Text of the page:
Pete Wells reviewed Le Bernardin in May this year and gave the restaurant four stars. It was the first time in his two year tenure the critic doled out such an accolade. Not surprising, considering the city only had six restaurants of this caliber at the time. The others being Per Se, Eleven Madison Park, Del Posto, Jean-Georges, and Daniel. But Wells took away Daniel's fourth star in July this year. With today's review though, a shining four star number of Sushi Nakazawa in the West Village, the number is back up to six.
Daisuke Nakazawa, the chef, worked for eleven years at Sukiyabashi Jiro, the restaurant that got it's own documentary in 2011 that everyone still (rightfully so) talks about. Jiro Dreams of Sushi is about a 10-seat sushi counter buried in a Tokyo train station that has drawn people from all over the world. A meal there costs about $300/person and lasts less than an hour, but the strict pursuit of perfection and immaculate execution there is priceless (it seems, we haven't eaten there. Yet...)
Sushi Nakazawa opened on Commerce Street in the West Village in August, months after Alessandro Borgognone, the restaurants owner, found Daisuke Nakazawa on Facebook and invited him to open a restaurant in New York City.
"The moment-to-moment joys of eating one mouthful of sushi after another can merge into a blur of fish bliss," Wells writes. "But almost everything Mr. Nakazawa cups in his hands and places in front of you is an event on its own. A piece of his sushi grabs control of your senses, and when it’s gone, you wish you could have it again." Wells also writes about Nakazawa's approach, "Everything is gently pressed over rice, in the two-century-old Edo style of sushi that Mr. Nakazawa respects and refines. Sashimi is not served, and there are no hot dishes from the kitchen."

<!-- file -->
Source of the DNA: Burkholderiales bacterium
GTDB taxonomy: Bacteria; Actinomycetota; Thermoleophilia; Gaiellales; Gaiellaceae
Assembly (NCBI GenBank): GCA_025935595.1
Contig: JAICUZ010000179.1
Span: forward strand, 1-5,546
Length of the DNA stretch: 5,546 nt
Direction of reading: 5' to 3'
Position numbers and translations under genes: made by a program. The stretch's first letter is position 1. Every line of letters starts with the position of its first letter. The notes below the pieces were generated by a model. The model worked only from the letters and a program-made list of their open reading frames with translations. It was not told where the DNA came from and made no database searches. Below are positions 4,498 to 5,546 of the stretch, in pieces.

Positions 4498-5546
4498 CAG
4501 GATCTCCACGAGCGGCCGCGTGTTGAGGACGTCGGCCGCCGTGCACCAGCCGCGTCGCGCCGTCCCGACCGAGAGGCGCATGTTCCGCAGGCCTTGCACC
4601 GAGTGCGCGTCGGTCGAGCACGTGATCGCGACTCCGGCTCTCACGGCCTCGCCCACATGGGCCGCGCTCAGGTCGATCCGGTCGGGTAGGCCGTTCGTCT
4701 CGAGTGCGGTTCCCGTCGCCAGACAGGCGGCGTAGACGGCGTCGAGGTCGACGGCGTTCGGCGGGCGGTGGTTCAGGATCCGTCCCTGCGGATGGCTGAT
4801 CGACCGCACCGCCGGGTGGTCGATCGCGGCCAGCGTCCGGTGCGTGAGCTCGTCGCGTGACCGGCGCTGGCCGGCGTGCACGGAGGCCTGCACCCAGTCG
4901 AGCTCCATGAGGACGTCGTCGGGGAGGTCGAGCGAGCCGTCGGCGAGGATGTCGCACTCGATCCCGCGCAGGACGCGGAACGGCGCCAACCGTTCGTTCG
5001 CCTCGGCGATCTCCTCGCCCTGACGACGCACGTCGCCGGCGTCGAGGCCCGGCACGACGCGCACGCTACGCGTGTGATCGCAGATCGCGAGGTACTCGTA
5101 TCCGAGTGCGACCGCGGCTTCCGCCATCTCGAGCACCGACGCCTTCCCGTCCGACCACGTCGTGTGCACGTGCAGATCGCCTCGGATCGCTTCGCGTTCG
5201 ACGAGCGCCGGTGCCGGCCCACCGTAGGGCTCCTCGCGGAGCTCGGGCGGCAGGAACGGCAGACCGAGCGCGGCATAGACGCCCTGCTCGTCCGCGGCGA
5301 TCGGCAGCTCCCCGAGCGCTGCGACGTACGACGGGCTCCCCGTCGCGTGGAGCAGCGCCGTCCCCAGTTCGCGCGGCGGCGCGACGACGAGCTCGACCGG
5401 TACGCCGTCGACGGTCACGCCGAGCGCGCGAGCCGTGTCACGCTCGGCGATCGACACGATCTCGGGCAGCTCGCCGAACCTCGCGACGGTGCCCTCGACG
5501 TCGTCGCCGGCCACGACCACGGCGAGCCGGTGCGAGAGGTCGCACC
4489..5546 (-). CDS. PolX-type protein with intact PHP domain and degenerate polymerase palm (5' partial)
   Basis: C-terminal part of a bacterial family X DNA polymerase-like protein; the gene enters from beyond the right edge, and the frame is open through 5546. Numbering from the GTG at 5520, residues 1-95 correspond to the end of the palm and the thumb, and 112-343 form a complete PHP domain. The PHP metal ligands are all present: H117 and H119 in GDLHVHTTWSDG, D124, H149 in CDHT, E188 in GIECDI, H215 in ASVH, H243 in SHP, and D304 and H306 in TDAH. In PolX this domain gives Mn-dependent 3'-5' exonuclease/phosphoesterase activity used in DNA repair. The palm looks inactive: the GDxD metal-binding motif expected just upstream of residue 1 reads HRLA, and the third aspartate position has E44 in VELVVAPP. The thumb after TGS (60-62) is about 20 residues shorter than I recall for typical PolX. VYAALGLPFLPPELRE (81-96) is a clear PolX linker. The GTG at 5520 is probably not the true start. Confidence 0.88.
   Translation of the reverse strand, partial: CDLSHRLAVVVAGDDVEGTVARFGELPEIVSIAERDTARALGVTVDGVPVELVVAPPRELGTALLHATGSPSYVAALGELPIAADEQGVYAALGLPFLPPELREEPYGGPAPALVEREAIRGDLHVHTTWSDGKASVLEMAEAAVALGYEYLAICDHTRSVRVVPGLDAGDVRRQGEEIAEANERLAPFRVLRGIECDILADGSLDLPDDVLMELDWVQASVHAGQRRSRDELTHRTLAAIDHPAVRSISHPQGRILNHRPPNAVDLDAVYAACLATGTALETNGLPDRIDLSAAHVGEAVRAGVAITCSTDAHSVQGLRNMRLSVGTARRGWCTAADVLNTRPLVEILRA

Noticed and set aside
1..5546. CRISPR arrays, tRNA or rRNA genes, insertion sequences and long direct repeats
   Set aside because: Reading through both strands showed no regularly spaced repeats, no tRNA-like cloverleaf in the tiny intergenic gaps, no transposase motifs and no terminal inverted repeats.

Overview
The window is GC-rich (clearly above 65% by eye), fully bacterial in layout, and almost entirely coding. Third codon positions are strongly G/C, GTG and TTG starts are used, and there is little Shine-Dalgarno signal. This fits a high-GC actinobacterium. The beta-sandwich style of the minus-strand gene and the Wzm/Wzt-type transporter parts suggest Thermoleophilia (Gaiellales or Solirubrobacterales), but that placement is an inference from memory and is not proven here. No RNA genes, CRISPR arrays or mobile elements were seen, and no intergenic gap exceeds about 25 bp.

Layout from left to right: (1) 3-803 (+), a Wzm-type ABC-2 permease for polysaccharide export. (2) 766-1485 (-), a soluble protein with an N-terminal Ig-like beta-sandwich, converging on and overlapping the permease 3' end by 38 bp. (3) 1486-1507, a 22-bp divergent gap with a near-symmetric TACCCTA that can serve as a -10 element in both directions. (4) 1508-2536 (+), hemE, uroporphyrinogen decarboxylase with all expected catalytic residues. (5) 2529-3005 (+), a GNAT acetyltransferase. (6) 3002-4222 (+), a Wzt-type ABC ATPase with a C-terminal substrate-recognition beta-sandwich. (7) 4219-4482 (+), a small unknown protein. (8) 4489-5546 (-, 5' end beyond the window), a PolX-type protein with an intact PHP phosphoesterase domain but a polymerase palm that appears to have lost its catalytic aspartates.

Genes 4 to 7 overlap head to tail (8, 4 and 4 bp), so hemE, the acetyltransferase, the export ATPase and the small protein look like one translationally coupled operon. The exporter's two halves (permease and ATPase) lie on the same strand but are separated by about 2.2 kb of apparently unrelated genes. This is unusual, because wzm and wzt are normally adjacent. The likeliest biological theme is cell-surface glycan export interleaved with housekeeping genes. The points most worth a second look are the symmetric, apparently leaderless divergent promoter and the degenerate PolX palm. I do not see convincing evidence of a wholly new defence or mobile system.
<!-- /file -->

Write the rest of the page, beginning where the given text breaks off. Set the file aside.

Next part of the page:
Sushi Nakazawa is the city's first four star restaurant that's not a juggarnaut in terms of size and space. That means rent, among other costs, is significantly lower. The city's other restaurants of a shared caliber are 100+ seaters with tremendous rents and other variables that result in a high price for the consumer. You can eat at Sushi Nakazawa for $120 if you don't want to sit at the counter. If you do sit there and watch Nakazawa in action it's only $30 more. Either way, the meal is about 20 courses. The menu is different than the ones at the city's other four star restaurants, which might be the biggest factor in cost, but it's also much cheaper. A meal at Eleven Madison Park is $225. Jean-Georges, $198. Per Se, $295. Consider other restaurants that serve similar fare, (Brooklyn Fare charges $255, Neta $225), and the price is one on a long list of reasons to eat at Sushi Nakazawa. [NYTimes]